An update from my side: My custom RBG light (above) that was under development is up and running, including an overhaul of my rig:
I purchased a simple metal box that has a 55x55 mm^2 opening in it’s lid to mount the light:
The opening will allow for 35mm and MF scanning. A metal box, since the RGB matrix will get hot in use, and internal reflections will help getting the output up and homogeneous.
Mounting process and tests plus adding an opal glass diffuser (pics speak for themselves):
Ready and final test:
Mounted in upgraded rig:
Rig can be on a tripod, but simply on my desk is more compact and convenient.
Rig uses Nikon Df with 105 2.8 macro with AF calibrated at 1-1.1 magnification which enables AF on each shot. The 105/2.8 lens has two threads: An aluminum hood mounts on the 62 mm outer thread, which is static, while internally the inner tube of the lens with 52mm thread can move in and out freely to focus. The hood has a front thread of 67 mm, on which a reducer 67-52mm is mounted, followed by a stack of lightweight 52 mm rings (from Nikon macro extension tubes from the 1960-1970 era). This stack is ended with an old 52mm filter from which the glass was removed, which then adapts to the bellows of a Nikon PS6 slide copy adapter. The camera can be moved up/down and sideways to align. The custom RGB light is mounted at the end, and can slide back and forth to adjust the distance. A custom “duster” is created from two record player antistatic carbon fiber brushes.
Tests showed that indeed the light provides a homogeneous intensity across the 35mm frame. R, G, and B, and overall intensity of the light are individually adjustable, and are adjusted (after the light has warmed up and is stable) to create identical R, G, and B peak position and amplitudes in LRC when the light is shining through a blank part of a color negative and imported into LRC using a custom linear profile for the camera, which was created using Adobe’s DNG profile editor. I also looked with RAW digger at the RAW data, and also there the peaks are at the same position and intensity. The bandwidth of the R, G, and B LEDs are “quite narrow”. Camera white balance is either set at 5560K (daylight) or a custom WB on the light shining through a blank part of the color negative (this doesn’t seem to matter much). The imported scans are then cropped to remove non-picture areas, “auto” tone is hit in LRC while the picture is still not inverted to balance exposure levels, but “vibrance” and “saturation” adjustments from hitting “auto” are nulled to keep everything linear (i.e., only exposure is adjusted, while color balance is retained). The picture is then manually inverted by inverting the tone curves for the R, G, and B channels, while throwing away regions without pixels. A white balance is not required this way, nor is NLP (sorry). This is fast, and no further color interpretation is made since everything is kept linear (NLP wants us to set a white balance on the film border and makes non-linear inversions in the R, G, and B tone curves, which shifts color balance non-linear as far as I can see). @Nate: Please correct if my impression is wrong here).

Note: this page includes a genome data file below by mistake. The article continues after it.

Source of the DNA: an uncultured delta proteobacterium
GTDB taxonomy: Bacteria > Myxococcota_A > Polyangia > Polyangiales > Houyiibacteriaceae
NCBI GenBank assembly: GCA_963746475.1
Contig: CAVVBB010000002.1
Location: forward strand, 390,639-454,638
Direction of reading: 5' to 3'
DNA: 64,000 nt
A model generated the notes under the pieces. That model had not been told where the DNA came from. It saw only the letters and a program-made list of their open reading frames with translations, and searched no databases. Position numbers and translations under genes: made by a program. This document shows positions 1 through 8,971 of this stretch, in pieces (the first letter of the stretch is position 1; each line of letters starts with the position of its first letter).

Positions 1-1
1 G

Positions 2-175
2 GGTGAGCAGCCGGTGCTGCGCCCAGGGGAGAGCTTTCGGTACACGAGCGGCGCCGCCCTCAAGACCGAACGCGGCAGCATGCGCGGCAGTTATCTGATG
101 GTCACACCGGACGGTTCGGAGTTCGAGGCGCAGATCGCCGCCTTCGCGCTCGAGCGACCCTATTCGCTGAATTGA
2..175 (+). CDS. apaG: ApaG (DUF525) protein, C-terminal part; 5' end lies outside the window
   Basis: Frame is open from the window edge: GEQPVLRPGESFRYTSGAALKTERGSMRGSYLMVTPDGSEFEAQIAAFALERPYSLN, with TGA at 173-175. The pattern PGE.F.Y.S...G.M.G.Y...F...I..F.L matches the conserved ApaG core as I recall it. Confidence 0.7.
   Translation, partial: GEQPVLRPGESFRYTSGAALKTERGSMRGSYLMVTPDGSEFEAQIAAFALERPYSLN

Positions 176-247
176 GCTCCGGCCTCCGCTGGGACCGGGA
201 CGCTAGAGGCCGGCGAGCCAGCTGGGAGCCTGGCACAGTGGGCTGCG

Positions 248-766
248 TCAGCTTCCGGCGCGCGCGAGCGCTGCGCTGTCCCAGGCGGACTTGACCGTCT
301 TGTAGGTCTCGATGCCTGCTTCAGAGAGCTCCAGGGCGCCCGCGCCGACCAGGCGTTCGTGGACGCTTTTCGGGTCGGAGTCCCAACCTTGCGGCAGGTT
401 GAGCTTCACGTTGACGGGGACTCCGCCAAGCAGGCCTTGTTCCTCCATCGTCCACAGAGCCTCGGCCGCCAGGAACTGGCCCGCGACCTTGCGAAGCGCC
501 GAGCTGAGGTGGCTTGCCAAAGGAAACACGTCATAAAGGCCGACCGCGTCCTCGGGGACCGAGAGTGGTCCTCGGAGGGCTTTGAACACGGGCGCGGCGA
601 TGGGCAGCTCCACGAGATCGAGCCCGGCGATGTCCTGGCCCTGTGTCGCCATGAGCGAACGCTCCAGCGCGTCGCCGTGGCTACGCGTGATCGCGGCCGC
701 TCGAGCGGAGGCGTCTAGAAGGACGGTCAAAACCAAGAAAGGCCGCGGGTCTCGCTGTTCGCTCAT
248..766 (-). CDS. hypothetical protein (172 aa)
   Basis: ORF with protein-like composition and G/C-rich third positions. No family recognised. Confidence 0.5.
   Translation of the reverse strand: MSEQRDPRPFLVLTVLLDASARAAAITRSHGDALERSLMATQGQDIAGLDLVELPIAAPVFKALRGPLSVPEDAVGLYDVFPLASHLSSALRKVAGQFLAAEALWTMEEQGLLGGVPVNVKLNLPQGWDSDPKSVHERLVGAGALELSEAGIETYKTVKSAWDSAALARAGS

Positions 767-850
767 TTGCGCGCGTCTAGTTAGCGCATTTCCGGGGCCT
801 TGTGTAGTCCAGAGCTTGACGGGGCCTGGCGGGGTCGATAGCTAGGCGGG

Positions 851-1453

My intent was to do everything as objective as possible (i.e. without making colors “look better” by changing the balance in a non-linear fashion), and therefore keep everything linear after I negate the orange mask in hardware with my custom RGB light, in order to let the specific tones of a used film stock come through. So far I tested on Portra 160, Portra 400, and Ektar 100 film, and indeed, the specific tones that Portra is known for seem to come out, as well as the specific bold colors that Ektar is known for. I was struggling with NLP and alternative inversion software because of the many different color interpretations of the same picture that were possible, which all might look okay or good, but I had a hard time deciding which looked best. I am well aware of statements that there is no “correct” way with color negative film, and that the color balance is a personal interpretation, but by keeping everything linear in the inversion process, and using the custom light to balance out the orange mask, I do see brilliant colors now that seem to represent what a specific film stock is known for. Whether this method is entirely correct or still an “interpretation” I don’t know.
To my surprise, I do not need/want any inversion software any longer. Manual inversion is (for me) faster since I do not have to decided between the many possible options for interpretation, and since I believe it is more accurate to extract the specific tones that a given film stock is known for (but I might be wrong). I still use NLP for B&W since it creates beautiful tones for that, but for color film, I now stay away from inversion software because of color interpretations that are outside of my control, and possibly more subjective than I can do manually while keeping everything linear. The only subjective part in my current approach is the exact position of the ends of the curves in the tone curve editor to remove a slight color cast in the shadows or highlights if I see that visually, but the curves remain linear.
Thoughts and comments welcomed…